In her second year as CEO, Rometty is sinking IBM’s resources into commercializing Watson, the Jeopardy-playing supercomputer. Rometty believes that Watson, a machine that can not only crunch numbers but also learn things, represents new sales opportunities for Big Blue. She’s also pushing into underserved markets—Africa, for example—and picking up new customers in marketing and finance, to keep the 102-year-old tech company ahead of the competition.
This year the charismatic operating chief launched Lean In, a bestselling book/movement that made her a global celebrity (see related story). And she sent Facebook into the mobile computing game; $2 of every $5 in revenue is from mobile, vs. nothing in 2012.
Not many CEOs can juggle buying a nearly revenueless company (Tumblr) for $1 billion, pose for a glam photo shoot (in Vogue), and devote a weekend to a task more suited to graphic designers (craft a new logo). Suffice it to say, not many CEOs are Marissa Mayer. Investors are happy: the stock is up 111% in the past 12 months, which has, in turn, lifted Mayer’s fortunes. Her 2012 total pay, including stock option awards, was $36.6 million, according to Equilar, a specialist in executive compensation data.
As head of Wal-Mart’s warehouse club business, Brewer runs one of three operating segments at the retail giant. With $56.4 billion in revenue, it’s so big that it would rank No. 53 on the Fortune 500 if it were a standalone company. The Lockheed board member drove sales up 5%, and operating income up 6% at Sam’s Club and has been building its online business. She also has the ear of CEO Mike Duke: Brewer is his direct report, and the two have one-on-one sessions at least twice a month.
When CEO Larry Page consolidated his inner circle in March, he expanded Wojcicki’s portfolio. A senior vice president, she now oversees not only advertising products that account for the bulk of Google’s revenue, but also the company’s commerce unit. Wojcicki, whose career does not appear to have been affected by her sister Anne’s separation from Google co-founder Sergey Brin, is playing a central role in Google’s critical, difficult transition to mobile advertising.
Sheri S. McCoy
McCoy, who became CEO of Avon in April 2012, is in the early stages of turning around the flailing direct seller. It lost $42.5 million on sales of nearly $11 billion last year, in part because of restructuring charges: The former J&J executive has exited underperforming markets and sold a struggling jewelry unit.
Ruiz helped drive a 3.9% increase in revenue to $274.5 billion in the Wal-Mart U.S. division in fiscal 2013. She produced higher average sales per customer, a jump in traffic, and store growth. The former HR executive, who made the switch to operations last year, saw operating income grow faster than sales in her business.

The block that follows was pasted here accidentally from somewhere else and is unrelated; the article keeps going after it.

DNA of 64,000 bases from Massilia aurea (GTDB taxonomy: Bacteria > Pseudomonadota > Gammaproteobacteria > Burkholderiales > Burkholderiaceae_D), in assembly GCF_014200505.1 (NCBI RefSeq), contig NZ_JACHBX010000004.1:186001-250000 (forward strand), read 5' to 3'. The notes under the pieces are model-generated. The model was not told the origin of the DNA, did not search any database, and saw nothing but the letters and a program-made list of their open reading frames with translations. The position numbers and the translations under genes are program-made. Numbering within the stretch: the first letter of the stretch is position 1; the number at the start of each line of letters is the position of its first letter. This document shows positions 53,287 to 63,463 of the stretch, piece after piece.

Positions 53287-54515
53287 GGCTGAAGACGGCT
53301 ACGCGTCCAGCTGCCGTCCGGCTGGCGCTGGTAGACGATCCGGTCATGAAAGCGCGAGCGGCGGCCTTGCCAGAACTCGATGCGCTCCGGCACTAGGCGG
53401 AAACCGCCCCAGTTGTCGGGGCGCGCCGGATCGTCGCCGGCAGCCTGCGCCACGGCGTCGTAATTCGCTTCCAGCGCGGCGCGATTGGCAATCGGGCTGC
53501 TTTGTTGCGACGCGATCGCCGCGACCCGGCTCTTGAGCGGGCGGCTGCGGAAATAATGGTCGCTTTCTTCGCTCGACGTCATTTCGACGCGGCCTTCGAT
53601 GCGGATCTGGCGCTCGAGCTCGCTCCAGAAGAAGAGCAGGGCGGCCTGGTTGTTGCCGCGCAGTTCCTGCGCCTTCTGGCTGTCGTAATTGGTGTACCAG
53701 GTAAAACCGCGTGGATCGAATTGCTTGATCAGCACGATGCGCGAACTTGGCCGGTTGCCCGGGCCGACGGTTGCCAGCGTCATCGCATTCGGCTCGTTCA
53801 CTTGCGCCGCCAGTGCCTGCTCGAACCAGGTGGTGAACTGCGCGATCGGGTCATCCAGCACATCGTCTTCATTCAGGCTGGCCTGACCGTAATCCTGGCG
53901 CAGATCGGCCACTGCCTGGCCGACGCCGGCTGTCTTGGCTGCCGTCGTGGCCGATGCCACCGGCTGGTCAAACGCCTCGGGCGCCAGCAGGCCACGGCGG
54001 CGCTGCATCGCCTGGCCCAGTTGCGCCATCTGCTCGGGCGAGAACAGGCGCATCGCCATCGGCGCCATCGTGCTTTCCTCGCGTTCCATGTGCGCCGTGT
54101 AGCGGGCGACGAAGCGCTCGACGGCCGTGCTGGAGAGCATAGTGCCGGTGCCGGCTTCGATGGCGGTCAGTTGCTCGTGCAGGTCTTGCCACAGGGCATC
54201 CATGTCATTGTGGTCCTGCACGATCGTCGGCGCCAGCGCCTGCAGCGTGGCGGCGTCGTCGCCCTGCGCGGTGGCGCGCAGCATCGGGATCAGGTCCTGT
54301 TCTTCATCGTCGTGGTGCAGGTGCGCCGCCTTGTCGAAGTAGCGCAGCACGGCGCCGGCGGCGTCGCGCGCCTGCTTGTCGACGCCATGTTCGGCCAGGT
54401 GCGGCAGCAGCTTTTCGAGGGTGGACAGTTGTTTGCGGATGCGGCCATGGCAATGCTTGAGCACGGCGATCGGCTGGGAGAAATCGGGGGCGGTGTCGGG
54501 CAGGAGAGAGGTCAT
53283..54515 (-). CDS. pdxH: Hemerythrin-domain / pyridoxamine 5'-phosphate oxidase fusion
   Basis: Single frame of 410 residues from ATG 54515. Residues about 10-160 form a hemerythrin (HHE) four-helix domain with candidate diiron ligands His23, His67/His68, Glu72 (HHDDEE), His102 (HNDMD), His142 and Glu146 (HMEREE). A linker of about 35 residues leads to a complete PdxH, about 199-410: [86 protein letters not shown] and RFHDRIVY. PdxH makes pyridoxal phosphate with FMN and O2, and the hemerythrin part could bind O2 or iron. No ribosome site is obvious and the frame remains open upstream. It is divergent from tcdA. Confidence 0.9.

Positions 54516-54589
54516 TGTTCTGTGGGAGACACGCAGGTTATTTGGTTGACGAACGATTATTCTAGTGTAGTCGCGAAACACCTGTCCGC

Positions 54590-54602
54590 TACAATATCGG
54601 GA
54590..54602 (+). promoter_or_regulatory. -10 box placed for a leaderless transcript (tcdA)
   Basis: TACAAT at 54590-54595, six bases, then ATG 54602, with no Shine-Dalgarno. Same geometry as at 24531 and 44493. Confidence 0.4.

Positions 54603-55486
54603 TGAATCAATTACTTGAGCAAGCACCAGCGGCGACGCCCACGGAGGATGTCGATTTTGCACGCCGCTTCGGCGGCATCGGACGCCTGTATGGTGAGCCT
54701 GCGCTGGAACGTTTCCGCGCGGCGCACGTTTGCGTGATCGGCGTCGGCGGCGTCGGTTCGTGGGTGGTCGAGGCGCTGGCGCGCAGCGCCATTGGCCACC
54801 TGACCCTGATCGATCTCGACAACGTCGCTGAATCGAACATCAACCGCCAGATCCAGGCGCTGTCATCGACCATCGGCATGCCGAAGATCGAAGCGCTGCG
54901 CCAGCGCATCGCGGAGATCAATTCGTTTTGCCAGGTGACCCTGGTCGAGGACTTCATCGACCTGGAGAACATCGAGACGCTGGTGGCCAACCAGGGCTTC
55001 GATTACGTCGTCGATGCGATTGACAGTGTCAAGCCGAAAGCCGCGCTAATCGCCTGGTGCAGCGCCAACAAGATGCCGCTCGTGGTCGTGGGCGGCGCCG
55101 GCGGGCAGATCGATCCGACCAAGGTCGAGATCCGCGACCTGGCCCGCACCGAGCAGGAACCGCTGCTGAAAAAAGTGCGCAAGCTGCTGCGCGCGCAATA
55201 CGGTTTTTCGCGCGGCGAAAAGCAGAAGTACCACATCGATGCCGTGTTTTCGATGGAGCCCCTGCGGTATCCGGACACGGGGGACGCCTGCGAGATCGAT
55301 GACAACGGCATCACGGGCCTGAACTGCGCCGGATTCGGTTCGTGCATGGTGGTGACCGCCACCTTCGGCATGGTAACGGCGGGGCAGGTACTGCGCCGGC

James, who became president this year after running the chipmaker’s software and web-hosting groups, has a tough job, getting Intel inside smartphones (see related story). Luckily she learned from one of the best as technical assistant to CEO Andy Grove for four years.
Bridget Van Kralingen
A heavy schedule of 2013 GM product launches tested Barra—the highest-ranking woman in the auto industry—and her grades were all superlative. She’s brought a new rigor and discipline to GM’s often unruly product development process. Critics praised the 2014 Chevy Impala as the best GM car in decades, and the upcoming seventh-generation Corvette is a top contender for car-of-the-year honors. Her biggest fan: chairman and CEO Dan Akerson, who keeps talking up the likelihood of a woman becoming a Detroit CEO .
Mylan’s stock price has jumped more than 70% since Bresch stepped in as CEO at the generic-drug maker in 2012. She continues to break new ground at the company, with $6.8 billion in revenue; a $1.6 billion acquisition of India pharma business Agila Specialties is pending, and Mylan entered the diagnostics market for the first time by winning rights to distribute a test used in the treatment of HIV/AIDS.
Under Gordon, who became CEO in 2009, the 107-year-old ingredients maker has become a highflier: This year Ingredion was one of the oldest companies to land on Fortune’s Fastest-Growing Companies list. Its profit climbed a whopping 81% on average the past three years.
In the management shakeup following JPMorgan Chase’s $6 billion trading loss last year, Lake came out on top, taking the chief finance job at one of the world’s biggest financial institutions. Previously she had been CFO for the company’s consumer businesses. Now the U.K.-raised accountant works closely with CEO Jamie Dimon and is one of only two women (with Erdoes, No. 25) on the 14-person operating committee at the bank, with $108 billion in revenue.
Her shows are mini-empires—and major moneymakers— for Disney’s ABC. But Rhimes, a prolific creator and executive producer of hit dramas, makes the list for her impact on popular culture. We bet Disney CEO Bob Iger returns her calls (see related story).